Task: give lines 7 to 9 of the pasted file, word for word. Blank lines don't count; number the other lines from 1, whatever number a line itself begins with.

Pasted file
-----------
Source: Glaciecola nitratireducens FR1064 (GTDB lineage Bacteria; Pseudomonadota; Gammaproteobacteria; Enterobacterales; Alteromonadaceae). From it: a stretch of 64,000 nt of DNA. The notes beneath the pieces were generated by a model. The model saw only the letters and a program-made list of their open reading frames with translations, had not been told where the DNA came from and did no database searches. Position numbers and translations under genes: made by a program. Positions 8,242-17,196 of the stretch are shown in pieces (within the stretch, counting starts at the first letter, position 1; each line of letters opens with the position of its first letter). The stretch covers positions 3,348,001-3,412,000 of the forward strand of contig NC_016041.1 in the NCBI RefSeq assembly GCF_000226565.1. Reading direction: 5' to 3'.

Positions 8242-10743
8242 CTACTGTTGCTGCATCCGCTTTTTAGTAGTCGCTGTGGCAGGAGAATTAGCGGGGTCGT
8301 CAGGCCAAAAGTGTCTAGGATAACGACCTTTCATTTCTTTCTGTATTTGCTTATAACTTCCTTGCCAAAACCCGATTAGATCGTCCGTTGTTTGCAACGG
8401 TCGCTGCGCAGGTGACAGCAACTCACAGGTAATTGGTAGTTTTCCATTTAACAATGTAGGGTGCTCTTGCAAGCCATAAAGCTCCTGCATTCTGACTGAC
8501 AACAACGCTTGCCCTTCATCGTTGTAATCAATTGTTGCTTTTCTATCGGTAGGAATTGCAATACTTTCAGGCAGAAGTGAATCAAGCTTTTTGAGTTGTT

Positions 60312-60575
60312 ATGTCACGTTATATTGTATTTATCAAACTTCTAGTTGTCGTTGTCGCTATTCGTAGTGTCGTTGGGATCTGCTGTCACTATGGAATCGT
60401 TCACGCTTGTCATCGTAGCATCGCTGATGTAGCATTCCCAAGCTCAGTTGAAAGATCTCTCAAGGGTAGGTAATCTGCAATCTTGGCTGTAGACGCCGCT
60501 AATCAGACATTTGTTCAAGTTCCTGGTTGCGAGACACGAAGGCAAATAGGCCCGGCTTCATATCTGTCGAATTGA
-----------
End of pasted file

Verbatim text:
Positions 60312-60575
60312 ATGTCACGTTATATTGTATTTATCAAACTTCTAGTTGTCGTTGTCGCTATTCGTAGTGTCGTTGGGATCTGCTGTCACTATGGAATCGT
60401 TCACGCTTGTCATCGTAGCATCGCTGATGTAGCATTCCCAAGCTCAGTTGAAAGATCTCTCAAGGGTAGGTAATCTGCAATCTTGGCTGTAGACGCCGCT